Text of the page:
Japanese automaker Nissan has unveiled its prototype production facility for laminated all-solid-state battery cells, which the company aims to bring to market in 2028. This prototype facility, within the Nissan Research Center in Kanagawa Prefecture, is aimed to further promote the development of all-solid-state batteries.
All-solid-state batteries are expected to be a game-changing technology for accelerating the popularity of electric vehicles. These batteries claim to have energy density approximately twice that of conventional lithium-ion batteries, significantly shorter charging time due to superior charge/discharge performance, and lower cost thanks to the opportunity of using less expensive materials. This is why the commercialization of solid-state batteries is a quest being pursued by a number of the biggest players in the auto industry.
Last year Nissan joined the quest, announcing plans to launch an EV with its own all-solid-state batteries developed in-house by fiscal 2028 as part of the car maker’s Nissan Ambition 2030 roadmap. And now, the unveiling of the prototype production facility marks the first step toward this goal.
Nissan plans to establish a pilot production line at its Yokohama Plant in fiscal 2024, with materials, design, and manufacturing processes for prototype production on the line to be studied at the prototype production facility. The automaker believes all-solid-state batteries can be reduced to $75 per kWh in fiscal 2028 and to $65 per kWh thereafter, placing EVs at the same cost level as gasoline-powered vehicles. With the benefits mentioned above, Nissan expects to use all-solid-state batteries in a wide range of vehicle segments, including pickup trucks, making its EVs more competitive.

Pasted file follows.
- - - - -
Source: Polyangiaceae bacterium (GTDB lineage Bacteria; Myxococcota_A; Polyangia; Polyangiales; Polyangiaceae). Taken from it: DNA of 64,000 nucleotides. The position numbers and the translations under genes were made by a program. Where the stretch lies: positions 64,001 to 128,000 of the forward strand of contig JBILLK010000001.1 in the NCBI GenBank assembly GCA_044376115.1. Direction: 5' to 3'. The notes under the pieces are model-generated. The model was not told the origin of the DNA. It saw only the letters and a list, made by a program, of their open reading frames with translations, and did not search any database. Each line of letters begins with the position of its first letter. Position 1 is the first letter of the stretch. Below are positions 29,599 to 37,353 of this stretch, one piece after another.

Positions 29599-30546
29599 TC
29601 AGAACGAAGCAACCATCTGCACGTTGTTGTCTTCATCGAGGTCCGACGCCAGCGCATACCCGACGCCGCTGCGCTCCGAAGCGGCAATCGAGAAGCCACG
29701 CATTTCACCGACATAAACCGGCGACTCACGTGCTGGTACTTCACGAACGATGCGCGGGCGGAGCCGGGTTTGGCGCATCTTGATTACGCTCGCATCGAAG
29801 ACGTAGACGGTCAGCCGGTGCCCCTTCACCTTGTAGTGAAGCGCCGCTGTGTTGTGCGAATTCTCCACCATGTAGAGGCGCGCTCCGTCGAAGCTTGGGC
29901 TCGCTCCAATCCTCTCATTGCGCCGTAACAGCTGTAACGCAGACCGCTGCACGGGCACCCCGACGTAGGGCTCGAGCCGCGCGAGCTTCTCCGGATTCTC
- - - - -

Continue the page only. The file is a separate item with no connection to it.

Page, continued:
“Nissan has been a leader in electrification technology through a wide range of R&D activities, from molecular-level battery material research to the development of safe, high-performance EVs. Our initiatives even include city development using EVs as storage batteries,” said Kunio Nakaguro, executive vice president in charge of R&D. “The knowledge gained from our experience supports the development of all-solid-state batteries, and we’ve accumulated important elemental technologies. Going forward, our R&D and manufacturing divisions will continue to work together to utilize this prototype production facility and accelerate the practical application of all-solid-state batteries.”